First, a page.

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Evaluating DNS providers: 4 key considerations

Jul 09, 20196 mins
Internet SecuritySecurity

DNS attacks are increasing, Is your Domain Name System implementation up to snuff? Here's what you need to know to make sure you have the provider right for you.

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The Domain Name System (DNS) is showing signs of strain. Attacks leveraging DNS protocols used to be fairly predictable and limited to the occasional DDoS floods. Now attackers use more than a dozen , including cache poisoning, tunneling and domain hijacking.

The latest 2019 Global DNS Threat Report from IDC shows that the vast majority of respondents have suffered a DNS-related attack in the past two years. An average of nearly ten attacks per company were reported, affecting almost half of the respondents’ websites.

DNS pioneer Paul Vixie has bemoaned the state of DNS and says that these attacks are just the tip of the iceberg. This is why you need to get more serious about protecting your DNS infrastructure and various vendors have products and services to help. You have options; here’s how to sort them out.

Leverage your ISP provider’s DNS

The first step is to use the DNS your ISP provides. For many of us that is the beginning and end of any DNS discussion. While this is the path of least resistance, you don’t get much in the way of protection, filtering or threat monitoring services.

Use a public DNS provider that supports DNSSEC

A better choice is to replace your ISP’s DNS with one of the public DNS providers that supports Domain Name System Security Extensions (DNSSEC). DNSSEC support is nice, but it’s no guarantee that you will be safe from potential attacks. In 2016, attackers figured out how to use this protocol for DDoS amplification attacks.

Besides DNSSEC, the public providers also have easy-to-remember IP addresses such as (Cloudflare), (Google) or (Quad9) for their DNS server locations. These services are useful for smaller businesses and for users who travel frequently and want an additional layer of security for their laptops. The following vendors offer free DNS services that support DNSSEC or a similar protocol, but keep in mind you get what you pay for:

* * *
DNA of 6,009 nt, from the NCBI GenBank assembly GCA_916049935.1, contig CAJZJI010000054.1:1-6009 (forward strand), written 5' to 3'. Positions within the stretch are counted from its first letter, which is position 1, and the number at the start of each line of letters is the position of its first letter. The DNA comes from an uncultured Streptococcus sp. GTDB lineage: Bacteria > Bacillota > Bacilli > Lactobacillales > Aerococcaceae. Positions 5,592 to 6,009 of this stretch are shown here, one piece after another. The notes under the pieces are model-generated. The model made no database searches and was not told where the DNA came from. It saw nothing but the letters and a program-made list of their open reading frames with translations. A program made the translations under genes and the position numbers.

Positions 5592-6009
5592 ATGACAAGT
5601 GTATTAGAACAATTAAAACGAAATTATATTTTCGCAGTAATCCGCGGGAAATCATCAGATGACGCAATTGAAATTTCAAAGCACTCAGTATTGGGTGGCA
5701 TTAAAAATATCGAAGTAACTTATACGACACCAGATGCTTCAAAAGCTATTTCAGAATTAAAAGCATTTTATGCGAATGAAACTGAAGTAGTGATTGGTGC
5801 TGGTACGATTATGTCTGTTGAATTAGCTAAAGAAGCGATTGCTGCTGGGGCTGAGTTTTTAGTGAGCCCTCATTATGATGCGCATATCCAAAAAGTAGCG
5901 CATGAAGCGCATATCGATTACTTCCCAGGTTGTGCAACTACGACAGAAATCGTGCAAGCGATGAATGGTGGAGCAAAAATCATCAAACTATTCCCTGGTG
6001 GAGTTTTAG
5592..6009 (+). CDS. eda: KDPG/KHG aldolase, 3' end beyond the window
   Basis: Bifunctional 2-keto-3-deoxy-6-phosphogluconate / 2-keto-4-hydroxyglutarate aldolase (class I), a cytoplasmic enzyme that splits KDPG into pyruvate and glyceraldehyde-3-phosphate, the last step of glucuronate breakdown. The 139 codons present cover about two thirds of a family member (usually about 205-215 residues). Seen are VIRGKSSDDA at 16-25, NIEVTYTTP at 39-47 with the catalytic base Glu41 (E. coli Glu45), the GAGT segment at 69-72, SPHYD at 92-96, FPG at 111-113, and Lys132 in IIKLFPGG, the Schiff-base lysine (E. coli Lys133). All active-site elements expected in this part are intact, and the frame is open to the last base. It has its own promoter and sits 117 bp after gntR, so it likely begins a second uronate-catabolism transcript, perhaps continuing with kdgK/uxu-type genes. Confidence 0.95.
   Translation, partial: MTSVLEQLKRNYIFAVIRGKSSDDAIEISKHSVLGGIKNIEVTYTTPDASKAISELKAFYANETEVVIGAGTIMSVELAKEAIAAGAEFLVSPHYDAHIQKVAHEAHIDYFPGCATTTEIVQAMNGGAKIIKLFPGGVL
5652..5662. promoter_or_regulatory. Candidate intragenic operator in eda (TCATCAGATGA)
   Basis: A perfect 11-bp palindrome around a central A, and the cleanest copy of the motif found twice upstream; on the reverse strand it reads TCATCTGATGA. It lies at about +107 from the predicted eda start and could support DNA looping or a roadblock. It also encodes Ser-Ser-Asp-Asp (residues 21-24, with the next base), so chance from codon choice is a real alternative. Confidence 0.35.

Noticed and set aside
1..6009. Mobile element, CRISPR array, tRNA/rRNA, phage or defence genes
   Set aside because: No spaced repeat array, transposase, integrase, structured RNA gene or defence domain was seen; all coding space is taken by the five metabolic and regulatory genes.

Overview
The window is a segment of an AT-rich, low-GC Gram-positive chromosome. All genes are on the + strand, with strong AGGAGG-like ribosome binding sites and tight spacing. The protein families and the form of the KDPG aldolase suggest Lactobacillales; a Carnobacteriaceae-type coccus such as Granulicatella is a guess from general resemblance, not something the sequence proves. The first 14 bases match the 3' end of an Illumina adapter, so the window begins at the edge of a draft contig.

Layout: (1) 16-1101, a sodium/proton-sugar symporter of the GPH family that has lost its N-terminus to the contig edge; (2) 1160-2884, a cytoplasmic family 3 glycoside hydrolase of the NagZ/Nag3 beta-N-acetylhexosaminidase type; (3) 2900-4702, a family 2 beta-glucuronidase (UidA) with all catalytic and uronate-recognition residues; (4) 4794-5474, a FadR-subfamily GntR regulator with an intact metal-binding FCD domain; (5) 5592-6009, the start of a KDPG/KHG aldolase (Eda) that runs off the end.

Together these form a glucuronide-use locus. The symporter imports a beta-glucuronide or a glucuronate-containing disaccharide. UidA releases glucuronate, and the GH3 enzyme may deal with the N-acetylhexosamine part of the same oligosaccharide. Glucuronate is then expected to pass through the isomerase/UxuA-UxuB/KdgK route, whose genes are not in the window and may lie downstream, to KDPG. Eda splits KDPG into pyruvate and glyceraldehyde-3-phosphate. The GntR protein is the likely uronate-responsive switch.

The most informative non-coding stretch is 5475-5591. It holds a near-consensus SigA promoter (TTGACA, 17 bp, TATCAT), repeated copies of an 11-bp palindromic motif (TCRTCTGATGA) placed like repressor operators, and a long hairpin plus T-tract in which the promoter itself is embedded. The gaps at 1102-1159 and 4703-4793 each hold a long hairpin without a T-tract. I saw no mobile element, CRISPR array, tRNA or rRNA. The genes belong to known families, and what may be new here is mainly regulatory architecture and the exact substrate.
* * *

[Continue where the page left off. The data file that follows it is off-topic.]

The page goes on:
Review your cloud provider’s DNS offerings

The next step for any decent-sized enterprise network is to examine what your cloud provider offers beyond the basics. Google has its Cloud DNS, Amazon has AWS Route 53 and Microsoft has Azure DNS.  Free trials are available, and each has a complex pricing scheme that is based on the volume of queries to its cloud servers. The cloud providers do bring more security but aren’t appropriate if you want a single DNS source across your entire enterprise.

Consider a DNS specialty provider

The next step is to consider a DNS specialty provider. You’ll get a lot more protection than the built-in options from the IaaS providers. These providers offer more resiliency because they have numerous DNS server locations around the world. This also offers better performance by reducing the latency times as your packets traverse the internet. Specialty providers also offer better attack monitoring and prevention because of their traffic volume. They tend to see exploits sooner and stop them faster.